This document is intended to be used as a guideline for the testing activities related to the CSS Regions spec [[!css3-regions]]. Its main goal is to provide an overview of the general testing areas, possible caveats and testing aspects not immediately apparent from the spec. Also, it provides a means of tracking the progress of the CSS Regions spec testing.

This document is not meant to replace the spec in determining the normative and non-normative assertions to be tested, but rather complement it.


As CSS moved away from the monolithic development of CSS 2.1 to the modular development of CSS 3, the number of proposed new features and the complexity of the layout landscape have increased dramatically. While this directly translates to increased flexibility and agility in adopting and implementing new CSS features, it also increases the complexity of testing CSS features and the need for coordinating the testing efforts. Also, the need for testing coordination increases as crowd-sourcing efforts like Test the Web Forward present people less familiar with the processes and policies of the W3C with the opportunity to contribute new tests.

Except when defining new behaviors or redefining old behaviors, the implicit assumption for new CSS modules is that they play nicely with other modules or properties defined in CSS 2.1 [[CSS21]]. As CSS Regions is a spec that touches many aspects of layout, styling and CSSOM, it's not unreasonable to want to test the spec against these implicit assumptions, too.

This testing strategy document is meant to complement the CSS Regions spec and the existing test suite by providing an overview of the testing areas (especially the less apparent ones) and tracking the progress of the testing activities against these test areas.


To ensure a comprehensive test suite with useful, high quality tests, a number of goals are proposed. They range from process goals (how to conduct testing) to implementation goals (how to write good tests).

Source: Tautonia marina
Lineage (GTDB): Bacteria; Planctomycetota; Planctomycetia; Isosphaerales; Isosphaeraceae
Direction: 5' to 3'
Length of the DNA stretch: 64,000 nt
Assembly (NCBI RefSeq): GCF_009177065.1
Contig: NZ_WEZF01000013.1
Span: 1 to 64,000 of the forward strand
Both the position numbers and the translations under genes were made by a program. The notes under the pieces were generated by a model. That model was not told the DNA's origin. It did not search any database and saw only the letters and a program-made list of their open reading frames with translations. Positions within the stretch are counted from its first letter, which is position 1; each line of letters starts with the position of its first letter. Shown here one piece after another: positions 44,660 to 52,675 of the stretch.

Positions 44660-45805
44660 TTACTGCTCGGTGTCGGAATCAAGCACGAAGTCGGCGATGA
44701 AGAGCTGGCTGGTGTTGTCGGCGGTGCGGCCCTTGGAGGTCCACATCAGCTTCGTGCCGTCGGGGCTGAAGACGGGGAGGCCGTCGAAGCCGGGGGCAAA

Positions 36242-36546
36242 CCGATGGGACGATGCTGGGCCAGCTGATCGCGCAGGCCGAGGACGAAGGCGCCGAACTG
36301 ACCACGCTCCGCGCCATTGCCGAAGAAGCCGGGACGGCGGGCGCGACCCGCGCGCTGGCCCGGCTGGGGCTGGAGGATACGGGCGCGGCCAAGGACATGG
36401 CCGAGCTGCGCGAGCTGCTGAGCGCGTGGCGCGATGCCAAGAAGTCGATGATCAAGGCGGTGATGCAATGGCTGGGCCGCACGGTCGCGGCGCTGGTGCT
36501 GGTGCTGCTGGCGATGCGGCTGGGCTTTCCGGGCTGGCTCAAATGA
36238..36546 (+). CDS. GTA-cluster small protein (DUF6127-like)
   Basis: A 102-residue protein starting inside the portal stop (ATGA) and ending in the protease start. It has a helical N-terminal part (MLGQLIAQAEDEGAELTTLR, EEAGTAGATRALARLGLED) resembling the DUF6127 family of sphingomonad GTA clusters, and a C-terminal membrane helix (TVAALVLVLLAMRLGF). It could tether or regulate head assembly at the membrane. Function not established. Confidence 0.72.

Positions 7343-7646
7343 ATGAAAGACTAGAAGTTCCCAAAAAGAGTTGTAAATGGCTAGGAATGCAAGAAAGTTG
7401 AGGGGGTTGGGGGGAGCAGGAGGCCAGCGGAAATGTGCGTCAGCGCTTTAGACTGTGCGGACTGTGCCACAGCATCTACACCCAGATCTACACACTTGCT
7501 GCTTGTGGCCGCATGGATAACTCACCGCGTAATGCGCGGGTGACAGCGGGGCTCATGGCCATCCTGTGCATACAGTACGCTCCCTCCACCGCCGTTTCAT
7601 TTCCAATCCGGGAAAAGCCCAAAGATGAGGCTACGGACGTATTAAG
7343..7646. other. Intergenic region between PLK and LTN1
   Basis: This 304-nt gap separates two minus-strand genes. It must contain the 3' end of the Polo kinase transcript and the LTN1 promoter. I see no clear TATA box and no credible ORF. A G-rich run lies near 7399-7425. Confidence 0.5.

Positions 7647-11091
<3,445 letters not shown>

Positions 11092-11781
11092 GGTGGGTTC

Enabling easy test contribution

An important vector in successfully testing CSS Regions is to enable easy test contributions, both from W3C partners and from non-W3C members that wish to contribute. This is achieved by clearly marking and explaining the areas that need testing, linked to existing tests and general testing progress.

Providing guidance on testing

In order to increase the quality of the test contributions, this document offers a set of guidelines for conducting testing (see ) and a testing progress tracker to increase the surface coverage of tests (see ).

Creating automation-friendly tests

In terms of actual tests produced for the CSS Regions, the main goal is to ensure that most tests are automatable (i.e. they're either reftests or use testharness.js). Even where manual tests are absolutely necessary they should be written so that they can be easily automated – as there are on-going efforts to make WebDriver [[webdriver]] automated tests a first class citized in W3C testing. This means that even if a manual test requires user interaction, the validation or PASS/FAIL conditions should still be clear enough as to allow automatic validation if said interaction is later automated.

Risks and mitigation

There are a number of risks associated with creating a high-quality test suite for CSS Regions. The most important ones are listed below.

Implicit interactions with a lot of other specs (and commonly accepted browser behavior)

The CSS Region spec introduces a significant change in the way layout can be done and as a consequence, many of the assumptions that hold in the context of CSS 2.1 must be re-validated in the context of CSS Regions. In the meanwhile, a lot of new layout modules have been proposed, with various degrees of implementor support and maturity. Also, non-CSS specific specs introduced concepts that affect how style is propagated (e.g. Shadow DOM [[shadow-dom]]) or how elements are rendered and interact with their containing documents (e.g. <iframe seamless> in HTML 5 [[HTML5]]).

All the above factors increase the testing surface and the number of the possible cases that might need an explicitly specified behavior in order to ensure intuitive and predictable results as well as stable interaction with widely used browser features (that might not be yet so strictly specified).

In terms of specifying the expected behavior, the current approach is to try and specify it for specs that are final or nearly-final and to just make a note of the possible interactions and unspecified behaviors in the case of specs that are still in flux. In exceptional cases, a new spec might be created to cater for the needs of multiple specs (e.g. the CSS Fragmentation spec [[css3-break]]).

Big number of tests required